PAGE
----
A Commitment to Future Generations

Reflections from the Armenian Weekly’s Assistant Editor

From the December 2019 Special Anniversary Magazine Dedicated to the 120th Anniversary of the Hairenik and the 85th Anniversary of the Armenian Weekly

With New England’s autumn sun beaming into the corner office of the historic Hairenik building in Watertown, Mass., I share with you, dear reader, my quiet sentiments in helping bring to life each week the newspaper that has, well before my time, continuously been propelled by dozens of selfless editors and assistant editors. I am in good company as I sit here marveling at the success of this small, but mighty news source, saluting those who have come before me with gratitude and wondering what’s next for her—on this, the 85th anniversary of our respected Armenian Weekly. 

This office space is mere steps away from a dark room that was unlocked for me just last August. I was a new mother and a formally trained journalist eager to re-enter the industry after spending merciless hours scrambling in and out of control rooms, obeying rundowns and monitoring countdown clocks to the second. I wanted to serve a new audience—the loyal kind that waits impatiently for the delivery of their newspaper every Saturday; the proud kind that looks for their grandchild in a story about the Armenian Youth Federation (AYF-YOARF) so that they can clip it on their refrigerator; the impassioned kind that engages and writes letters to the editor when a news story or an opinion piece has hit a nerve; and the supportive kind that uplifts its fellow community members and appreciates its deeply-rooted traditions, heritage, and culture. That’s the Armenian Weekly audience in a nutshell…     

Admittedly, tears welled up in my eyes that morning as George Aghjayan (Chairman, Armenian Revolutionary Federation Central Committee Eastern Region U.S.) elaborated on the amount of history enveloping me in that small room—shelves of bound Hairenik and Armenian Weekly newspapers dating back more than a century, rich with articles authored by editorial and literary giants, revolutionaries, journalists, analysts, historians, and spirited Diasporan Armenians who had a way with words.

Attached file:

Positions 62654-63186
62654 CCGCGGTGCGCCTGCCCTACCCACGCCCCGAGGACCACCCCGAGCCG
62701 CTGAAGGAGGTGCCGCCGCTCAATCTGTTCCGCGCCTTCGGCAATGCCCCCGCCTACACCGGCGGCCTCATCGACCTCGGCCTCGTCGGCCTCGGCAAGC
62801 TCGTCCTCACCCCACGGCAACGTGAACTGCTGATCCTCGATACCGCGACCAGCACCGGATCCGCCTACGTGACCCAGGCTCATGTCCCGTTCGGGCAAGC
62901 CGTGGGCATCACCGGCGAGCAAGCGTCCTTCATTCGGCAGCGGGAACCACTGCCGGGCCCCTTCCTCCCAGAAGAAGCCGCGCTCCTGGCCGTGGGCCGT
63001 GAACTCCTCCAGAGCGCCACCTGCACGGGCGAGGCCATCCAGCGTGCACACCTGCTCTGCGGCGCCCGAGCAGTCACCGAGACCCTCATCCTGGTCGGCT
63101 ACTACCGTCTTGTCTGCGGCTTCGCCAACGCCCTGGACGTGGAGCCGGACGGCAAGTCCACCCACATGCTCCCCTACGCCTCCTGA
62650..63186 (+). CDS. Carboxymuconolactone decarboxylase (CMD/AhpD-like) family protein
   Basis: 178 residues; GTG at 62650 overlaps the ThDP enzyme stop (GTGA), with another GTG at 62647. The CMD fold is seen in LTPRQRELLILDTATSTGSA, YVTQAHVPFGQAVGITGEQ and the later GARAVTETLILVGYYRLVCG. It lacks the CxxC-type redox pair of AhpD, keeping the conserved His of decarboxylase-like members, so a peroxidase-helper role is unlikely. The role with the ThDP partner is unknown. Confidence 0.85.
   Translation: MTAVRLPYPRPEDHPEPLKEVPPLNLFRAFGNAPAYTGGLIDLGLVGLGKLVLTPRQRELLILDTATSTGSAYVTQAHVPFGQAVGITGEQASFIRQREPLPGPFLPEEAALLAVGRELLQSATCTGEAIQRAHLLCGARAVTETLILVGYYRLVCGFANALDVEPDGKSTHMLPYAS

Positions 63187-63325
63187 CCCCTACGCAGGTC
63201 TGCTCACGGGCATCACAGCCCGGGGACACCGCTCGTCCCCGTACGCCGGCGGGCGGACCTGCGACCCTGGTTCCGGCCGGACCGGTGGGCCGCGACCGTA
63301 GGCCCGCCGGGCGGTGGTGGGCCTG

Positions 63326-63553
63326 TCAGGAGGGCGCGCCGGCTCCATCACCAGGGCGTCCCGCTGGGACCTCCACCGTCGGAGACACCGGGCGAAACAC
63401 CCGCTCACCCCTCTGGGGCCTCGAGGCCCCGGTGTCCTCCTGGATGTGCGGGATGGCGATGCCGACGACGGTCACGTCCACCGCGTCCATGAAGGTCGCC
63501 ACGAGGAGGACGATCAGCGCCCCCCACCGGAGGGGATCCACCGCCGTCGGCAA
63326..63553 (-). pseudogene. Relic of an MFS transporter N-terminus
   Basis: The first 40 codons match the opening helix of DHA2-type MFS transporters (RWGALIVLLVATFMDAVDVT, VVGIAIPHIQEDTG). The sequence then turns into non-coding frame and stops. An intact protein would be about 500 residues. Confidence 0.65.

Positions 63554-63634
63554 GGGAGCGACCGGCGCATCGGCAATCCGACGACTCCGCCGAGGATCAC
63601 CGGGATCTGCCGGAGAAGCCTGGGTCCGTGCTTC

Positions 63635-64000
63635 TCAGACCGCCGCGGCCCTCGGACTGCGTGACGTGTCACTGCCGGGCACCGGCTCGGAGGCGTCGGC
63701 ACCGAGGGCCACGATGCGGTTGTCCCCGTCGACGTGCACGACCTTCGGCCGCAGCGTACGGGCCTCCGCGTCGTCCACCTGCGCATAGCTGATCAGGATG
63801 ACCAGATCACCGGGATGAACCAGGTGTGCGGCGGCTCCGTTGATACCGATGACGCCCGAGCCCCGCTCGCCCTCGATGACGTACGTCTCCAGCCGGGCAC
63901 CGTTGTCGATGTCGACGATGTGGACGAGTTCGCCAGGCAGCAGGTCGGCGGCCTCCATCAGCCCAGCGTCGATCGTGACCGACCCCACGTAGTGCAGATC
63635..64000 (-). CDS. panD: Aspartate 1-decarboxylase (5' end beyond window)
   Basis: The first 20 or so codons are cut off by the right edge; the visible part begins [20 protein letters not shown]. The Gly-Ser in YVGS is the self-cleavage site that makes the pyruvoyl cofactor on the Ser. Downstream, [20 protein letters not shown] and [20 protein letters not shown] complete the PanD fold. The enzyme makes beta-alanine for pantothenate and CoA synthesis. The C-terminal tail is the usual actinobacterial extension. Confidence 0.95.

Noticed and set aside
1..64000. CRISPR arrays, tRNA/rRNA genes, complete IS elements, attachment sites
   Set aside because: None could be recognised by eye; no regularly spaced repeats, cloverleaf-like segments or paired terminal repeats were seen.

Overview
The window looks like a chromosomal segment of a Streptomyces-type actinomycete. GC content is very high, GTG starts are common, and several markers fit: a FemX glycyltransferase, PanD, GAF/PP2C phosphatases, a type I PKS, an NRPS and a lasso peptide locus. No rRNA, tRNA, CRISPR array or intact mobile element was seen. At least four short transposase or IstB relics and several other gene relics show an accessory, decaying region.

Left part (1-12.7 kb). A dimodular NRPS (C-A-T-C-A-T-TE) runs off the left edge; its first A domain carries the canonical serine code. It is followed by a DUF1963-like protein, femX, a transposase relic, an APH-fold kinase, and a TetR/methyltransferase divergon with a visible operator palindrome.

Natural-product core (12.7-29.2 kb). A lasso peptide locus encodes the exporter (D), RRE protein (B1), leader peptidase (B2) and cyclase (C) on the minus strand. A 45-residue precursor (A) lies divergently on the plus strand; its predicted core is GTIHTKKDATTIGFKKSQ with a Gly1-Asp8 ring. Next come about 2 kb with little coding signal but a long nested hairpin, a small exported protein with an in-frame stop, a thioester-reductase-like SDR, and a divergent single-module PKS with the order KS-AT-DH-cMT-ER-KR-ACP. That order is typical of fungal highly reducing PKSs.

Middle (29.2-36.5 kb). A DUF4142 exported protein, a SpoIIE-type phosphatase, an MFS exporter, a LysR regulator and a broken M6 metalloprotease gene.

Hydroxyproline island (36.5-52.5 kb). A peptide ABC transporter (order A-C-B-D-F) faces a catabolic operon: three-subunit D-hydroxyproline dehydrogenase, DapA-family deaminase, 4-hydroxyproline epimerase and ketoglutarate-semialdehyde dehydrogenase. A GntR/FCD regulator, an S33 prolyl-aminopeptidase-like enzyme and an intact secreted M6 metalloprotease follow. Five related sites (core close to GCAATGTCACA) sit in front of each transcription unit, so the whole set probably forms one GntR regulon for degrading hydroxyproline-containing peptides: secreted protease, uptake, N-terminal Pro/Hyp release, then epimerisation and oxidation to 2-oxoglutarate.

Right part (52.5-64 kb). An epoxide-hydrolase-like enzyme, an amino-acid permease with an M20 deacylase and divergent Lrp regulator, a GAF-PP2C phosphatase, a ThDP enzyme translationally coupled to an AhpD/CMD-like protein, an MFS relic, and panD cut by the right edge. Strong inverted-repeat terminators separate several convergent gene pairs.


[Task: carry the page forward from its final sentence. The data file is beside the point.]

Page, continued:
As a native Californian, I have to say that my service to the Armenian Weekly during my short tenure so far has been mutually beneficial. I have realized that this 85-year-old publication has made me care deeply about a community I was never a part of; a community that has welcomed me and my ideas to document our important stories beyond the written word.

Armed with the same camcorder I used to capture my son’s first steps, I used my video storytelling skills to document hardworking women volunteers fold manteh for the upcoming church bazaar. I took my camera to Harvard Square so that viewers everywhere could see and hear the ardent pleas of our Armenian youth on the eve of the Armenian Genocide’s anniversary commemoration. There has also been recorded footage of hallmark occasions, like the book presentation of the Hairenik Association’s latest publication—the lauded English translation of Andranik Tzarukian’s Letter to Yerevan. These multimedia extensions of our legendary print have been recognized as an opportunity for growth and change. Three floors up from this very office, there will be, in due time, an exciting new addition to the Hairenik building—a media lab, which will inspire me, and I hope others as well, to produce a more enriching and engaging multimedia platform for our readership.

What has been most invigorating for me, however, is my relationship with the youth, or as our “In Sight” columnist Stepan Piligian calls them…the emerging generation. My mom always told me if I weren’t a journalist, I would have been a teacher. It seems that, since this past May, I have been adopting tenets from each of these arenas on this crusade to arm AYF members with not only the ability to write, but the understanding that they have a story to tell, that they have a voice. I believe this group is the future of this community newspaper; these bright and insightful young people will be working with me to take back the page that was once theirs in the 1980s and early ‘90s. I’ll be helping them in leading journalism workshops and inviting chapters throughout the region to join through video conferencing. The enthusiasm and spirit of the Diasporan youth are refreshing and encouraging; I look forward to collaborating with them.

With its limitless potential, its dedicated staff, and its unwavering support from the Diasporan Armenian community, I remain hopeful and optimistic that the Armenian Weekly will continue to thrive for generations to come. I wholeheartedly offer my commitment to its continued success, and I thank you for joining us on this journey.

Leeza Arakelian

Leeza Arakelian

Assistant Editor
Leeza Arakelian is the former assistant editor of the Armenian Weekly. She is a graduate of UCLA and Emerson College. Leeza has written and produced for local and network television news including Boston 25 and Al Jazeera America.

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